Like I said, the song deals with someone who is thinking of committing suicide, a girl referred to as Anny (whom I'll assume is the girl in the cover and could possibly be a reference to Sublime, another Ska band). She has lost all faith, she finds no reason to live, even though she is trying to find it, and anyone can easily tell it's not long before she says "I'm done" to the world. However, unlike many songs on the topic, the song, instead putting you on her perspective, puts on the shoes on an outsider, someone who is obsessed with making sure she doesn't do it and dedicates himself to protect her. This is not only a refreshing take on these kinds of tails, but it's also another reason why this song is so hard hitting; It makes you see just how much you can damage those around you, it shows you that no matter, someone actually does care, even if you're convinced that no one does, and there is someone there who will be there for you when you just want to say "That's it, that's all" (Quoted from the song).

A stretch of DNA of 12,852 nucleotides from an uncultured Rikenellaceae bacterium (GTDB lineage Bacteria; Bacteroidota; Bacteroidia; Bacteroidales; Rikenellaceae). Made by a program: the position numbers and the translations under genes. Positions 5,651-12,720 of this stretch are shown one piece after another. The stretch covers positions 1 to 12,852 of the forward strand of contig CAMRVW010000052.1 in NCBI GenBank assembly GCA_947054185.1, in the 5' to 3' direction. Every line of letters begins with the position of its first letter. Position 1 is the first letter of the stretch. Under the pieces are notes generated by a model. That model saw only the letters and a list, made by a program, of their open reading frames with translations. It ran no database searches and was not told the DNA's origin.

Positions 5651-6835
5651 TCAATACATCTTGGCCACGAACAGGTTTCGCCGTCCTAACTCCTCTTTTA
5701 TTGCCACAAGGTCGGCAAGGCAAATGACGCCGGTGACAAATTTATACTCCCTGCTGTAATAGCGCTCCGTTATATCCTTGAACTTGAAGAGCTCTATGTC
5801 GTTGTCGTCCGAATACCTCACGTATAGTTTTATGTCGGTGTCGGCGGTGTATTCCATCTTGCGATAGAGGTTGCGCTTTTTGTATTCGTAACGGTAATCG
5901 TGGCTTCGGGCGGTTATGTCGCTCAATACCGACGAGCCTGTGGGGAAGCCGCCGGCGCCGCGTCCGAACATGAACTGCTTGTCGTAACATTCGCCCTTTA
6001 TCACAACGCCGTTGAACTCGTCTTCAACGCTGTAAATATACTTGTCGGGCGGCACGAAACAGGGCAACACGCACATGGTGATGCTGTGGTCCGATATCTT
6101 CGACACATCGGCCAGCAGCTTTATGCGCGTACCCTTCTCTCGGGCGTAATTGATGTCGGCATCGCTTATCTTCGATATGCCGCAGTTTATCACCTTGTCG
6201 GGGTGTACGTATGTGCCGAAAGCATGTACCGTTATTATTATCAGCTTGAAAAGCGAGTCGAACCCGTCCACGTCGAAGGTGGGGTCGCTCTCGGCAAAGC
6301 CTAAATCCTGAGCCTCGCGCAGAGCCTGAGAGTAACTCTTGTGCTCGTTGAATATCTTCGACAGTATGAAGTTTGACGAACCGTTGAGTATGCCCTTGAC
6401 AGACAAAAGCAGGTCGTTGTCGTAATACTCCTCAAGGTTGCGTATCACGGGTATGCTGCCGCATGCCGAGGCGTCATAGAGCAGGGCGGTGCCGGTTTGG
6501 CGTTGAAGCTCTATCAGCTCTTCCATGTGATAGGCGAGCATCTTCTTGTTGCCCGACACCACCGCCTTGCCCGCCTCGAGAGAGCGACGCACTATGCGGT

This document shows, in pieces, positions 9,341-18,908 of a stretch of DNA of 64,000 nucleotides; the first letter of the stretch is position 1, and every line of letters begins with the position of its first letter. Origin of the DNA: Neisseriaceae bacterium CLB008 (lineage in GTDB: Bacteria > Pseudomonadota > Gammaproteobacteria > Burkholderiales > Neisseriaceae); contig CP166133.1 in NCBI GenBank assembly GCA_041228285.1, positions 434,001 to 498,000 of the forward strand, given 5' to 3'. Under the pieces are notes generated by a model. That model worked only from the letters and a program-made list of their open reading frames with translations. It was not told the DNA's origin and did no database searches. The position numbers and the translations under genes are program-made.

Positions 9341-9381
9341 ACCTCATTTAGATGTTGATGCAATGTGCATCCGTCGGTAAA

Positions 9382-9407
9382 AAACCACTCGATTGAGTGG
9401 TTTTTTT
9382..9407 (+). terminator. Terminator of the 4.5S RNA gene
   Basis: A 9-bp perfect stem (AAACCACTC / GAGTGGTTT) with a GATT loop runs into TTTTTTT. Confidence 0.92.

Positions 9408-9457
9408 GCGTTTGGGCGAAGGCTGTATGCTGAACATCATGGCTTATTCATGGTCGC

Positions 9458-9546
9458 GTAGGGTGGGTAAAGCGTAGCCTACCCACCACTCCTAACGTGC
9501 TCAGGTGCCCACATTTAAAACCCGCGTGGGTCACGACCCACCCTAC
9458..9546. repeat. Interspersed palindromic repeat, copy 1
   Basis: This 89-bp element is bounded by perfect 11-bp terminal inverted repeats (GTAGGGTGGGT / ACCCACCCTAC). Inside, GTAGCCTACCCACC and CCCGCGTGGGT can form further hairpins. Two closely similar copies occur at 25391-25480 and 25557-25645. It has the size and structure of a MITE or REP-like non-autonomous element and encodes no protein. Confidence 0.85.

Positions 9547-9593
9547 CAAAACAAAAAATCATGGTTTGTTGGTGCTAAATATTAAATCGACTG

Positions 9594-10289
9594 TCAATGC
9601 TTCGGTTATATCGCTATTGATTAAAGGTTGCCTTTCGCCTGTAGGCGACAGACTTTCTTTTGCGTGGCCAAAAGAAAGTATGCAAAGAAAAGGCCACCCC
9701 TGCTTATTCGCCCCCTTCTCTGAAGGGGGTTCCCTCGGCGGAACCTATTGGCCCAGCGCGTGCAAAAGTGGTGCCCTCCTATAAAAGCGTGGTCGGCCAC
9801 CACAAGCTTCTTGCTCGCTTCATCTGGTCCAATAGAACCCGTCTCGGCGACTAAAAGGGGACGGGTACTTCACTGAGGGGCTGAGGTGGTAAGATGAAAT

The chorus is one of my favorite parts of the entire album, and it's done in three different styles: Acoustic(near the beginning), regular, energetic version and more start-stop action(near the end). The transitions to each version of the chorus is amazing, and regardless of what version is, the chorus is equally hard hitting.
"And when you wake up
Everything is gonna be fine
I guarantee you that you'll wake in a better and in a better time
So you're tired of living, you feel like you might give in... Well don't
It's not your time"
It is one of the few songs I've ever cried to, and I have, in fact, sang to it with tears in my eyes on occasions. It is truly the heart of this album in my mind, my absolute favorite song from Streetlight(and one of my favorites of all time), and if I were to recommend Streetlight or just good music to anyone this would absolutely be in my mind no matter what.
So, with this, I go back to what I said before: This is one of the greatest albums ever made and Tomas Kalkony one of the greatest frontmen.
Have I done a good job at explaining why I firmly believe this? Have I at least justified my score? I do not know, and being fairly demanding of myself, I suppose I won't know. All I can really say is that I absolutely adore every second of this album, and I believe I always will; In the glorious moments, in the sad moments, in the needy moments, at any moment, this will always remain one of my favorite albums, and I do not see that changing anytime soon.